The onboard atomic clocks that drive the satellite-navigation signals on Europe’s Galileo network have been failing at an alarming rate.
Across the 18 satellites now in orbit, 10 clocks have stopped operating.
Three are traditional rubidium devices; seven are the more precise hydrogen maser instruments that were designed to give Galileo superior performance to the American GPS network.
Galileo was declared up and running in December.
However, it is still short of the number of satellites considered to represent a fully functioning constellation, and a decision must now be made about whether to suspend the launch of further spacecraft while the issue is investigated.
Prof Jan Woerner, the director general of the European Space Agency (Esa), told a meeting with reporters: “Everybody is raising this question: should we postpone the next launch until we find the root cause, or should we launch?
“You can give both answers at the same time. You can say we wait until we find the solution but that means if more clocks fail we will reduce the capability of Galileo. But if we launch we will at least maintain if not increase the [capability], but we may then take the risk that a systematic problem is not considered. We are right now in this discussion about what to do.”
Each Galileo satellite carries two rubidium and two hydrogen maser clocks. The multiple installation enables a satellite to keep working after an initial failure.
All 18 spacecraft currently in space continue to operate, but one of them is now down to just two clocks.
Esa staff at its technical centre, ESTEC, in the Netherlands are trying to isolate the cause the of failures – with the assistance of the clock and satellite manufacturers. (It is understood engineers have managed to get one stopped hydrogen clock restarted).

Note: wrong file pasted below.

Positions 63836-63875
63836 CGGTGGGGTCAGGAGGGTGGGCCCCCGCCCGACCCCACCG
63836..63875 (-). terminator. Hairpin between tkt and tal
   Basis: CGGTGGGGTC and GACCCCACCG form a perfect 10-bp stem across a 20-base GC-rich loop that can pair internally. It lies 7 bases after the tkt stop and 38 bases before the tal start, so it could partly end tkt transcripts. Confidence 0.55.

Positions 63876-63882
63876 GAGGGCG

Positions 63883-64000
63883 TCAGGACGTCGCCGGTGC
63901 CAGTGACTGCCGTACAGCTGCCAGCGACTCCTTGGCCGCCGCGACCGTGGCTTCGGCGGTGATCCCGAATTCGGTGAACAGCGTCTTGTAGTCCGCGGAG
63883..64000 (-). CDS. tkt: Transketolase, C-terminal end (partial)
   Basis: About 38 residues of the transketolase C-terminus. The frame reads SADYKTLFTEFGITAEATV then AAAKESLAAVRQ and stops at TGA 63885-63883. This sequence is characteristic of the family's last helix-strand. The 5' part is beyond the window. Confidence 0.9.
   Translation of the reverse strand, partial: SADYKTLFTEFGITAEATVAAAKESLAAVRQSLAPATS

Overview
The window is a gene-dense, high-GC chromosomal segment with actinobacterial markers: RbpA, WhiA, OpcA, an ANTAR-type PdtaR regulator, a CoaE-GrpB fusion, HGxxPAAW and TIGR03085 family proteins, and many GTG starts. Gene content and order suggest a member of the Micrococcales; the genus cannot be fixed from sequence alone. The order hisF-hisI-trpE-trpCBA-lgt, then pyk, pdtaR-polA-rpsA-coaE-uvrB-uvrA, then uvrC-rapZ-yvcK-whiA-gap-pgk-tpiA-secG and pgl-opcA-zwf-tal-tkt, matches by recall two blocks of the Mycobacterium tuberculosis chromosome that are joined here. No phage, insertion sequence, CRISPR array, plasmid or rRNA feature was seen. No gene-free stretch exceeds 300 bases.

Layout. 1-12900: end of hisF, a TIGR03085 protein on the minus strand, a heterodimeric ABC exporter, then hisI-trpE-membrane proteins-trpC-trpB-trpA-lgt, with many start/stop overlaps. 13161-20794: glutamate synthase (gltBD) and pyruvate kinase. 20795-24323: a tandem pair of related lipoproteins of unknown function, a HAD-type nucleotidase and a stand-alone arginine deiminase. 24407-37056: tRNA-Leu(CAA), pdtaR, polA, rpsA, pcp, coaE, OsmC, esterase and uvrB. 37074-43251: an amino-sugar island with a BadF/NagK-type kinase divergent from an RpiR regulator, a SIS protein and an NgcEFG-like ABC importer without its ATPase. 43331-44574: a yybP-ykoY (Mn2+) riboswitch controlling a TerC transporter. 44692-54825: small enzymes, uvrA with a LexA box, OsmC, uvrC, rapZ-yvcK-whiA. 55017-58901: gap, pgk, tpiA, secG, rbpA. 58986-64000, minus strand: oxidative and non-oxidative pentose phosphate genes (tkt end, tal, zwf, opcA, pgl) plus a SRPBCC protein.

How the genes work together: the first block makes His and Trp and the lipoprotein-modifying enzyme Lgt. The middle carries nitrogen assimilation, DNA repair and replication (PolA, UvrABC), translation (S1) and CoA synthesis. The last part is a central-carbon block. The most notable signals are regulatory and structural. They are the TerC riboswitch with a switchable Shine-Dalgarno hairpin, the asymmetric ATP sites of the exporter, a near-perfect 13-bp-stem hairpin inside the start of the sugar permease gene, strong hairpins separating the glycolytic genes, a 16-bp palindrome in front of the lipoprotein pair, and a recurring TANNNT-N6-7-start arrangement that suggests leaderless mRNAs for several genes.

Esa is also in contact with the Indian space agency which is using the same clocks in its sat-nav system. So far, the Indians have not experienced the same failures.
Precise timing is at the core of all satellite-navigation systems.
Atomic clocks generate the time code that is continuously transmitted to users on the ground to help them fix a position.
The passive hydrogen maser clocks in Galileo are determined to be accurate to one billionth of a second per day, or one second in three million years.
This performance ought to give users fixes that have errors of a metre or less – significantly better than standard open service from GPS.
A fully operational Galileo system is regarded as a constellation of 24, split across three orbital planes in the sky. But spares are required also, and with one very early satellite in the constellation already considered very close to complete failure – for different reasons – there needs to be near-continuous production of spacecraft.
The four latest satellites went up as a quartet in November; more are set to follow later this year.
Galileo is a project of the European Commission, the EU’s executive branch. The EC employs Esa as its technical and procurement agent.
The development path to a “European GPS” has been a tortuous one. The project is years late, and the completion cost – expected to be some 7bn euros by 2020 – is substantially higher than that originally foreseen by EU member states.